Scottish National Dictionary (1700–)

Hide Quotations Hide Etymology Cite this entry

AICHT, AIGHT, ECHT, EGHT,, and (without change of form) used also as ppl. [ext, ɛxt Ork., n.Sc.]

1., sometimes without inflexion.

(1) “To owe, to be indebted” (Jam.2 1825, for Abd., under aight, eght, but without illustration. See 2 below).

(2) “To own, to be the owner of” (Jam.2 1825, for Abd.). Ork.(D) 1915  J. T. S. Leask in Old-Lore Misc., Ork. Shet., etc. VIII. i. 40:
'E offered naething for 'id, nor is muckle is spiered da ald man at aicht id, gin 'e wad sell id.
Bnff. 1931 2 :
I cam on a cripple sheepie at the widside, an' I canna fin' oot fa echt it.
Abd. 1925 7 :
Fa aichts this? = To whom does this belong?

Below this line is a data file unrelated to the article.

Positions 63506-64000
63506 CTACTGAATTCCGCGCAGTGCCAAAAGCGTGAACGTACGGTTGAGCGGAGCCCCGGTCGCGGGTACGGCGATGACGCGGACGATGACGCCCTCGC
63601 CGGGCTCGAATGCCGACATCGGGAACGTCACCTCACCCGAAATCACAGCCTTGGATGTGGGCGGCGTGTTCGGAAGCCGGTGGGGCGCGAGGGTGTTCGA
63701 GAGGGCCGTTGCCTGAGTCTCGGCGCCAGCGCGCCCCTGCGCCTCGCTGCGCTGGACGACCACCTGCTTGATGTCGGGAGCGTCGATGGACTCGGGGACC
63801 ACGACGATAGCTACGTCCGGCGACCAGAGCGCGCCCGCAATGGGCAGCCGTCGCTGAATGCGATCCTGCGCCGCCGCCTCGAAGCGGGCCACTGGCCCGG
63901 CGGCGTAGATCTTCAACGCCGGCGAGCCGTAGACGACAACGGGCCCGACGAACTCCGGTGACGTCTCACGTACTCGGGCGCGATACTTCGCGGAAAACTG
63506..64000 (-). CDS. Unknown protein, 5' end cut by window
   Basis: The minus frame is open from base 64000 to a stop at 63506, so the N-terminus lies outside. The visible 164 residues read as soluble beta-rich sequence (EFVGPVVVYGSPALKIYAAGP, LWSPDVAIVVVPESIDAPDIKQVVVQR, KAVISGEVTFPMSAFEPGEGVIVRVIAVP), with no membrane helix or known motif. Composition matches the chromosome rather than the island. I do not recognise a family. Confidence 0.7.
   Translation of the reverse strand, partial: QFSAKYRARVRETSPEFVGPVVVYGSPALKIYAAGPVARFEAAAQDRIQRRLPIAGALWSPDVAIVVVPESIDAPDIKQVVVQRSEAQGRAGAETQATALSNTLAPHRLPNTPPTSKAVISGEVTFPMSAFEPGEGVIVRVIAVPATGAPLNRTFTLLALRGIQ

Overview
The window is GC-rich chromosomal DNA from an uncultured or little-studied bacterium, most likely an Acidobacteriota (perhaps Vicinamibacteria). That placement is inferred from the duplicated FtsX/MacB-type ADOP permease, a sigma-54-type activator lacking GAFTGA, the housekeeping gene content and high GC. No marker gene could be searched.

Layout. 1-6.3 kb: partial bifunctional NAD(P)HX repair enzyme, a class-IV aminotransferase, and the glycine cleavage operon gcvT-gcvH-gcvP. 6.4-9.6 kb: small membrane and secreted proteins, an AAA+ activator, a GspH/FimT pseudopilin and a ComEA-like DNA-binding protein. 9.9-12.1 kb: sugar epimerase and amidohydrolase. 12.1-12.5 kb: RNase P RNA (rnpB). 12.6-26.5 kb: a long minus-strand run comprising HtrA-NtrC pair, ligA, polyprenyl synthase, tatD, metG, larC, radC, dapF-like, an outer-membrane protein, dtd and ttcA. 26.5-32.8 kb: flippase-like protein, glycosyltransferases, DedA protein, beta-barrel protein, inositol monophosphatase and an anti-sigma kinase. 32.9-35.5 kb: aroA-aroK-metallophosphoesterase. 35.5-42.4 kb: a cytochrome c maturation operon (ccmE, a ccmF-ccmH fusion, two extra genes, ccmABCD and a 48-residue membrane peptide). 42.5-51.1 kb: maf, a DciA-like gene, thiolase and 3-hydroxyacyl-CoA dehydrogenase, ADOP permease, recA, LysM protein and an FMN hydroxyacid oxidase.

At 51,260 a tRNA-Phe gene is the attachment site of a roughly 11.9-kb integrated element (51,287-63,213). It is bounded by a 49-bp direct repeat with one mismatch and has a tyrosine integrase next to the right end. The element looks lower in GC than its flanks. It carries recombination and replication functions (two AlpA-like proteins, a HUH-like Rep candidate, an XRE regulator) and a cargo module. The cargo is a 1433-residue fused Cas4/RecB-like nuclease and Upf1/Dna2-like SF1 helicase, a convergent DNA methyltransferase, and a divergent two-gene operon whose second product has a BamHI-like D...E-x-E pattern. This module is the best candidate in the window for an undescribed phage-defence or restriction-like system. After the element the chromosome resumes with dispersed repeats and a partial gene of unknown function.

Abd. 1928  Q. B. Lane Tinkler Jock in Abd. Book-Lover VI. No. 1, 14:
What mair could he ha'e though he echtet the glen?
Bch. 1930  (per
Fa aicht this? = To whom does this belong?

2. With participial force = owing (of a person). (See Awn(d), 1.) Mearns 1930 
Foo muckle am I aicht ye? = How much do I owe you?

3. With participial force = possessed of (with dependent substantive). Abd. 1873  Murray D.S.C.S. 193:
Faa's aicht that? = Whose is that?

[See Aich, v.2, Awe, v.1, and Aucht, v.2]

You may wish to vary the format shown below depending on the citation style used.

"Aicht v. tr.". Dictionary of the Scots Language. 2004. Scottish Language Dictionaries Ltd. Accessed 21 Mar 2018 <>



Try an Advanced Search

Browse SND:

Browse Up
Browse Down